May 9, 2023

Deconstructing Digital Precision and Predictability to Achieve Analog Uncertainty and Variability

Early in my post-photojournalist teaching career, Douglas Dubler came to speak at Hallmark Institute of Photography.  Contrary to conventional wisdom, Dubler explained how he liked to sometimes overexpose digital images.  I gasped. 

Lunar Pond

Fast forward some 15 years.  I am at Walden Pond in Concord, MA, photographing with a Nikon Mirrorless Z6 II. When shooting in manual mode, I can see a real time preview of my exposures. I thought of Dubler's explorations and intentionally overexposed this image.

Essence of Woods, Fragility of Water and Sky

Along with intentionally overexposing the images, I deliberately shot images out of focus in order to abstract the forms into their essences.

I found these out of focus sun sparkles captivating:

However, the dark background of the sandy pond bottom detracted from the effect I was hoping for.

Going With the Flow

Striving to highlight the highlights, I shot an in-camera double exposure, combining the sun sparkles with a photo of trees, clouds and sky:

Sunny Skies

Hmm.  I liked this, but wanted to isolate the sparkles and avoid an edge-to-edge overlapping of images.

So, I held my hand in front of the lens to block off half the frame:

Masking by Hand

Another in-camera double exposure that overlaid the above image with one of trees and sky led to a subtle layering of images and the realization of my vision.  (I have written previously about that when shooting multiple exposures with the Z6, the camera combines the images, yet also retains each individual image file.)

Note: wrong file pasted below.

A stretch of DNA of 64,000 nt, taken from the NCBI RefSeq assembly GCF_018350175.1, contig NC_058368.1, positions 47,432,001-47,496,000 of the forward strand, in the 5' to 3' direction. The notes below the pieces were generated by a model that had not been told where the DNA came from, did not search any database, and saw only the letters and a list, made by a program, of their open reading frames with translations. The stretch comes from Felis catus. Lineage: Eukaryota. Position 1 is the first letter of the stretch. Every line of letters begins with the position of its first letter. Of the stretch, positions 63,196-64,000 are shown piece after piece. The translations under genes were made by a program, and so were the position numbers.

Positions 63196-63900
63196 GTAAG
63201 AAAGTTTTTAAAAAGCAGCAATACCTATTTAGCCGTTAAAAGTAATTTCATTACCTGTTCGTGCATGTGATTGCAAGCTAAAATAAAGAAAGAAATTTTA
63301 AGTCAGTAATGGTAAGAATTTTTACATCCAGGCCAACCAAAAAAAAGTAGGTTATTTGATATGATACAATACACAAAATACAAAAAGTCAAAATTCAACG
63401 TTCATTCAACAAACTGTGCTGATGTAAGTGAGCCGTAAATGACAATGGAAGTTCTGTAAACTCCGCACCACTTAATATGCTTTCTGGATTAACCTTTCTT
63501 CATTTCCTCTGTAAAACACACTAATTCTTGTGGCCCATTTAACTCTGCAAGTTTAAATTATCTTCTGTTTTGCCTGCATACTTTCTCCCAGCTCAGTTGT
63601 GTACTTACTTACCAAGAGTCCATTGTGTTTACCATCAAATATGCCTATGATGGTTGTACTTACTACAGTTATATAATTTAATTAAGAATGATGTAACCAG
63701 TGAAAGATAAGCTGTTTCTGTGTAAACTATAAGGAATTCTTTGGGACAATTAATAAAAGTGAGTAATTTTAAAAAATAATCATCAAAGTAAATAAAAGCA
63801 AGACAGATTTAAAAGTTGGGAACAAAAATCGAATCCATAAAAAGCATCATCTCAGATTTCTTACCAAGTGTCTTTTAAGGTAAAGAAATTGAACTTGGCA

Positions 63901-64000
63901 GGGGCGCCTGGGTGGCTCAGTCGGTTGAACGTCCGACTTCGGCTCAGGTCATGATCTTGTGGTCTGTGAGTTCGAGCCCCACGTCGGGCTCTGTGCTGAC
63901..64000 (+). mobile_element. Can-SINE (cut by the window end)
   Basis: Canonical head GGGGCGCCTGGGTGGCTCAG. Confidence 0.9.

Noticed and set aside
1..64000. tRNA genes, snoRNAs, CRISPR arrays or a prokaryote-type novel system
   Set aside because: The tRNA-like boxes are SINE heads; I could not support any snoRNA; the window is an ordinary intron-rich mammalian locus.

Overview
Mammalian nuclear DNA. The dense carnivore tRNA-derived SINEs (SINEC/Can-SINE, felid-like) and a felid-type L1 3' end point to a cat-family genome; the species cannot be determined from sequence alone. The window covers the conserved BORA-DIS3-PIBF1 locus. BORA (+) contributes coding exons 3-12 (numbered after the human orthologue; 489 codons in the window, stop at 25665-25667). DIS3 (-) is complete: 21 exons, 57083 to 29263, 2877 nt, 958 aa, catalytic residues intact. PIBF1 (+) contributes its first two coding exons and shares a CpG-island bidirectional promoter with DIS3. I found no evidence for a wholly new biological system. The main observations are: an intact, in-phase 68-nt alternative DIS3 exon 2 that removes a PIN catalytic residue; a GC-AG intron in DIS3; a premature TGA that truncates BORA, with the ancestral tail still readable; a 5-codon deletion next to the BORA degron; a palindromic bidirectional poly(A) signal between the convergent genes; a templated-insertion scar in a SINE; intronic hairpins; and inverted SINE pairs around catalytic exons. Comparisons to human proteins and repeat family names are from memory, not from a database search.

From Precision to Uncertainty

For me, the muted and naturalistic colors of the image have the look of a double exposure created with a film camera. The orange glow at the bottom evokes a light leak.

Analog film experimenter and explorer, Beth "I shoot film" Machiorwoski, who sometimes runs a roll of undeveloped film through the dishwasher before processing it, taught me to find beauty and joy in the vicissitudes and vagaries of film photography.

I am always excited to deconstruct digital precision and predictability to achieve analog uncertainty and variability.  Thank you Beth and Douglas for guiding me on this journey!

Professor John Nordell teaches courses in the Visual and Digital Arts Program that he created at American International College in Springfield, Mass. He blogs about the creative process at and teaches online Zentangle drawing workshops.